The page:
Bioinformatics t8-go-hmm wim-vancriekinge_v2013


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Gene Ontologies, Prediction & HMM

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Bioinformatics t8-go-hmm wim-vancriekinge_v2013

  1. 1. FBW 3-12-2013 Wim Van Criekinge
  2. 2. Gene Prediction, HMM & ncRNA What to do with an unknown sequence ? Gene Ontologies Gene Prediction Composite Gene Prediction Non-coding RNA HMM
  3. 3. UNKNOWN PROTEIN SEQUENCE LOOK FOR: • Similar sequences in databases ((PSI) BLAST) • Distinctive patterns/domains associated with function • Functionally important residues • Secondary and tertiary structure • Physical properties (hydrophobicity, IEP etc)
  4. 4. BASIC INFORMATION COMES FROM SEQUENCE • One sequence- can get some information eg amino acid properties • More than one sequence- get more info on conserved residues, fold and function • Multiple alignments of related sequencescan build up consensus sequences of known families, domains, motifs or sites. • Sequence alignments can give information on loops, families and function from conserved regions
  5. 5. Additional analysis of protein sequences • transmembrane regions • signal sequences • localisation signals • targeting sequences • GPI anchors • glycosylation sites • hydrophobicity • amino acid composition • molecular weight • solvent accessibility • antigenicity
  6. 6. FINDING CONSERVED PATTERNS IN PROTEIN SEQUENCES • Pattern - short, simplest, but limited • Motif - conserved element of a sequence alignment, usually predictive of structural or functional region To get more information across whole alignment: • Profile • HMM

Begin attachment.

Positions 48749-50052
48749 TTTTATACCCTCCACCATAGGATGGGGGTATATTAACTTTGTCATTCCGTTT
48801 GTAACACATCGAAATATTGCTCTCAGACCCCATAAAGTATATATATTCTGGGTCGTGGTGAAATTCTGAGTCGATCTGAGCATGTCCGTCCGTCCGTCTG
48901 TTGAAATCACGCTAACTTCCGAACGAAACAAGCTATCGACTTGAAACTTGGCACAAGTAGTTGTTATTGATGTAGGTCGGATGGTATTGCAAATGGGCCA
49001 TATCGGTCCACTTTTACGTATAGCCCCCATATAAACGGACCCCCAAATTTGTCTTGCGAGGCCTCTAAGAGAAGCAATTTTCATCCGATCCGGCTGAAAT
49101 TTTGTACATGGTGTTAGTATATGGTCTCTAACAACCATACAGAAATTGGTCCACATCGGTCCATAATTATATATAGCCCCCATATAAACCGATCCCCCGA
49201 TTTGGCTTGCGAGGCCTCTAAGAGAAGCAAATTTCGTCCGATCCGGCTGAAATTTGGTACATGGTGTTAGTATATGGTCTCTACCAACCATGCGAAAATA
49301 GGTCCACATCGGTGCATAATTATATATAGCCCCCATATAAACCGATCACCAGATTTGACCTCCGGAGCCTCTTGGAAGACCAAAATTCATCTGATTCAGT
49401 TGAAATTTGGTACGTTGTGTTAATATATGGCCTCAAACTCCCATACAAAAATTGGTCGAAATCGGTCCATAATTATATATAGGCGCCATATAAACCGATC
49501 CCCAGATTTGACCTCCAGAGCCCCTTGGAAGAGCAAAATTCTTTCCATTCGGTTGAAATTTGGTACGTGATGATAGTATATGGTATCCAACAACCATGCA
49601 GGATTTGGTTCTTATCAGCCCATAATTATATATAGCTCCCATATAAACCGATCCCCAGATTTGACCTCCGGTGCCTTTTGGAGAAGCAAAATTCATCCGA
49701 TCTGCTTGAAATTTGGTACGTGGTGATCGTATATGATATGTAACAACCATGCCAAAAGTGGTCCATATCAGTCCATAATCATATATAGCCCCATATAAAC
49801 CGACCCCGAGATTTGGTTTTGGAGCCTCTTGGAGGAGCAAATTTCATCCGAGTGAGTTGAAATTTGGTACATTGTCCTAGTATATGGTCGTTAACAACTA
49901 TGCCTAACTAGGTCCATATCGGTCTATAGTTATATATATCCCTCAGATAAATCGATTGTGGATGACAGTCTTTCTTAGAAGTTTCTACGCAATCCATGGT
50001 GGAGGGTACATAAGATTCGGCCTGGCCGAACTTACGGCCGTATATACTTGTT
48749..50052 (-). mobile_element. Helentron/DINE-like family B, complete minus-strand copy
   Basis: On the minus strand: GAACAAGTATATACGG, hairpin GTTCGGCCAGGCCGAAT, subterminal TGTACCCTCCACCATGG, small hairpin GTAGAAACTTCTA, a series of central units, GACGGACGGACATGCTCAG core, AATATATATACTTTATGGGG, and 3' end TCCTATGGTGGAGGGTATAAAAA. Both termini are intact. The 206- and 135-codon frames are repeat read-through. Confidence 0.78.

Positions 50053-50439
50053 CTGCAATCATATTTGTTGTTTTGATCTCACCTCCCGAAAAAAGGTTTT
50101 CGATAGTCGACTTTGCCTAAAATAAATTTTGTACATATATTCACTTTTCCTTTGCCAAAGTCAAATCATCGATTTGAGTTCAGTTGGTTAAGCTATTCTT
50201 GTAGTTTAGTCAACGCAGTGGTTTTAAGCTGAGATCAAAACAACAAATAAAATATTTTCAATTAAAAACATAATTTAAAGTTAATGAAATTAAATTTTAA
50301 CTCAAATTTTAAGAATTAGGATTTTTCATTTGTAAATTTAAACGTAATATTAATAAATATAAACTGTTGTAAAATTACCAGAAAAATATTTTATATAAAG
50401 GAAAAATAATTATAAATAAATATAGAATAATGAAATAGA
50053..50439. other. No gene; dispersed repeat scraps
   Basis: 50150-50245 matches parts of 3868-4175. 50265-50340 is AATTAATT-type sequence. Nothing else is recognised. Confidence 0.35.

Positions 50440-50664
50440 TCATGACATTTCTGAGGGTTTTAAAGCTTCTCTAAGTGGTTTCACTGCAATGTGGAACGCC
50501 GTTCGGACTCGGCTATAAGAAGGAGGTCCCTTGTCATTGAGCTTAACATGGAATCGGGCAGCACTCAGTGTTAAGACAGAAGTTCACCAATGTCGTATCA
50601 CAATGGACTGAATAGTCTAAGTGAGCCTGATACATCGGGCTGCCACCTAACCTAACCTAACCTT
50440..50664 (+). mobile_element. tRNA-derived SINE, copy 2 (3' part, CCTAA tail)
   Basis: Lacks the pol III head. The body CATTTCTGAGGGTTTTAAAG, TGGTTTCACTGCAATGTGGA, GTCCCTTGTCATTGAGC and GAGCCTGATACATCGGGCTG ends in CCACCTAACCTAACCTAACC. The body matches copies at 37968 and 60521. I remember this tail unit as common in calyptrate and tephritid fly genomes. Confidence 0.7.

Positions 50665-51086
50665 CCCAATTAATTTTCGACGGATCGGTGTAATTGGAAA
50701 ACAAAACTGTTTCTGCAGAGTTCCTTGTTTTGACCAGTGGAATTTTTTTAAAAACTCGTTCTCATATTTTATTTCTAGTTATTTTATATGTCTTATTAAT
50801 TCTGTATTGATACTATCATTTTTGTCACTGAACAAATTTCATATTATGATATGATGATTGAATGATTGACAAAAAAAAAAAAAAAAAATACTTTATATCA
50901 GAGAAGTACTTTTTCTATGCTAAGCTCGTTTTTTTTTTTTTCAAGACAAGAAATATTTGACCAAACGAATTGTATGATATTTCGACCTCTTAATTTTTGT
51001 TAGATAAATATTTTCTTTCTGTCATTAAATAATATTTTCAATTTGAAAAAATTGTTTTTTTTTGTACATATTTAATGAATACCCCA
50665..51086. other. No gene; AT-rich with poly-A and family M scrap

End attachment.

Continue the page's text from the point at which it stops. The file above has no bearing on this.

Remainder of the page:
7. 7. PATTERNS • Small, highly conserved regions • Shown as regular expressions Example: [AG]-x-V-x(2)-x-{YW} – [] shows either amino acid – X is any amino acid – X(2) any amino acid in the next 2 positions – {} shows any amino acid except these BUT- limited to near exact match in small region
  8. 8. PROFILES • Table or matrix containing comparison information for aligned sequences • Used to find sequences similar to alignment rather than one sequence • Contains same number of rows as positions in sequences • Row contains score for alignment of position with each residue
  9. 9. HIDDEN MARKOV MODELS (HMM) HMM • An HMM is a large-scale profile with gaps, insertions and deletions allowed in the alignments, and built around probabilities • Package used HMMER ( • Start with one sequence or alignment HMMbuild, then calibrate with HMMcalibrate, search database with HMM • E-value- number of false matches expected with a certain score • Assume extreme value distribution for noise, calibrate by searching random seq with HMM build up curve of noise (EVD)
  10. 10. Sequence
  11. 11. Gene Prediction, HMM & ncRNA What to do with an unknown sequence ? Gene Ontologies Gene Prediction HMM Composite Gene Prediction Non-coding RNA
  12. 12. What is an ontology? • An ontology is an explicit specification of a conceptualization. • A conceptualization is an abstract, simplified view of the world that we want to represent. • If the specification medium is a formal representation, the ontology defines the vocabulary.